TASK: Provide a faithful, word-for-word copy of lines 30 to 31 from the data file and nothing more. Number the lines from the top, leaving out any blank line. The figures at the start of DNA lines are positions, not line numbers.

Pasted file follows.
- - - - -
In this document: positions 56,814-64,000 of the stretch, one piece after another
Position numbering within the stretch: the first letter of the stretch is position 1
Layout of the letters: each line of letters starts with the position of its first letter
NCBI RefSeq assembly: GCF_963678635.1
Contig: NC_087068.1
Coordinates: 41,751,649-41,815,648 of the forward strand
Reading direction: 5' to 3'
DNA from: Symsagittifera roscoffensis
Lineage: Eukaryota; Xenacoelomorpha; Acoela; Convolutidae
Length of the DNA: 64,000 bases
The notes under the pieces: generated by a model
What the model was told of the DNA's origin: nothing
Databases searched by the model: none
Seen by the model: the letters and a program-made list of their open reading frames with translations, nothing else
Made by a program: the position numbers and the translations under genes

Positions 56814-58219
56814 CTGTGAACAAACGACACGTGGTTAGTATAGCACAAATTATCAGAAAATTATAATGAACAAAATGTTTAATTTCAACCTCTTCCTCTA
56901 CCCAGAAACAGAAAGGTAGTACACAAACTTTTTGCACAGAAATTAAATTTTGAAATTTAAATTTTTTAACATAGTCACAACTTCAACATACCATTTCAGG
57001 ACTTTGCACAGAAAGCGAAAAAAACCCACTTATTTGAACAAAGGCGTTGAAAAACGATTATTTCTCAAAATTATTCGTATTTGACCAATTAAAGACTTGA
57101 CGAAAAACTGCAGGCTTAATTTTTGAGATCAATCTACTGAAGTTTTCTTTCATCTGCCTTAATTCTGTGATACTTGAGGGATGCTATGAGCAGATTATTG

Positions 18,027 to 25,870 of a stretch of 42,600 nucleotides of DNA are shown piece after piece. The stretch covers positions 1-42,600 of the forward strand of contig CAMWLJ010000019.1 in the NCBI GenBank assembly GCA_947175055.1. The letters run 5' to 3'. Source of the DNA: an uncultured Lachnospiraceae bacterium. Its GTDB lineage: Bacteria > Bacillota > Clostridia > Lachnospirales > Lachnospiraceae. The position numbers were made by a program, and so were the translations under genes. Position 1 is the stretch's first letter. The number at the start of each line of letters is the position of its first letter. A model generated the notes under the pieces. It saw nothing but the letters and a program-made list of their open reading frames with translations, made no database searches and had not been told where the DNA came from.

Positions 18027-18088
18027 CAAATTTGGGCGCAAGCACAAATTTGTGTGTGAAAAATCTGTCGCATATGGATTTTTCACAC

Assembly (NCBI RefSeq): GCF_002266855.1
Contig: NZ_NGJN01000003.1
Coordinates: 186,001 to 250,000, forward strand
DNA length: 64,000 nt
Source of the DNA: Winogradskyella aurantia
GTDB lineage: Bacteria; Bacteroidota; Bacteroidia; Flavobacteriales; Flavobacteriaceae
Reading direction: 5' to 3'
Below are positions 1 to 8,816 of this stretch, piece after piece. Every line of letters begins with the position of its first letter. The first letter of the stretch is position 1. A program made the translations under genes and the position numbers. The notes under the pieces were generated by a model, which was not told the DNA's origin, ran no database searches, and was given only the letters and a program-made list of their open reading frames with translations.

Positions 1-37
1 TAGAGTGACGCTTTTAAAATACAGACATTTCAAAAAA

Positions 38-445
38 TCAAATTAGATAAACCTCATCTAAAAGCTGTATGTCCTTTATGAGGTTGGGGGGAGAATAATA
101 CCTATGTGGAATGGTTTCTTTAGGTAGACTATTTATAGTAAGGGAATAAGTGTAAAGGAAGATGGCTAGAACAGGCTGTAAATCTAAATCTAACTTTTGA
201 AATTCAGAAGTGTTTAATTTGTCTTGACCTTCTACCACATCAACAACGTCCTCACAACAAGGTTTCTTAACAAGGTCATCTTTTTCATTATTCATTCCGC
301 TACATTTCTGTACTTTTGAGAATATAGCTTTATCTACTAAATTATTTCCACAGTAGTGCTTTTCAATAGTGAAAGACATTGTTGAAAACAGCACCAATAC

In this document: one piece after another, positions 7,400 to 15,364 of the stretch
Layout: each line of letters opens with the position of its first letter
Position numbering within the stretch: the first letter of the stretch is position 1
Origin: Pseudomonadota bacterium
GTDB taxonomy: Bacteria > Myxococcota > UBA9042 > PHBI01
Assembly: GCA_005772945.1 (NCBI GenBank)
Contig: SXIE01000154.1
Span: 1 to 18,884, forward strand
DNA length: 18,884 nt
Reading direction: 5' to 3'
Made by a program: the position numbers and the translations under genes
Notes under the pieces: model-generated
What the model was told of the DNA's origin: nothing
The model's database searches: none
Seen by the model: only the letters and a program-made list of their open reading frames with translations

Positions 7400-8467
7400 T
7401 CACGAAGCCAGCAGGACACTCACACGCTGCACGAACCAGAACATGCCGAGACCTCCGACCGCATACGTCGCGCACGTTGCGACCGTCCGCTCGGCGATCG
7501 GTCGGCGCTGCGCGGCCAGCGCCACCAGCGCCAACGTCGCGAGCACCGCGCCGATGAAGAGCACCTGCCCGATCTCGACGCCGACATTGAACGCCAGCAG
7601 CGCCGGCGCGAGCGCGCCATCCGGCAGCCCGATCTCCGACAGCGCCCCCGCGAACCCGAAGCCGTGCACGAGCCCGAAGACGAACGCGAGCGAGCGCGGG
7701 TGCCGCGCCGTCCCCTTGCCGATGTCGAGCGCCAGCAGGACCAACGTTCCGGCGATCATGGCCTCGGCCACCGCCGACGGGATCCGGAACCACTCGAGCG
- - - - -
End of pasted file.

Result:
Reading direction: 5' to 3'
Below are positions 1 to 8,816 of this stretch, piece after piece. Every line of letters begins with the position of its first letter. The first letter of the stretch is position 1. A program made the translations under genes and the position numbers. The notes under the pieces were generated by a model, which was not told the DNA's origin, ran no database searches, and was given only the letters and a program-made list of their open reading frames with translations.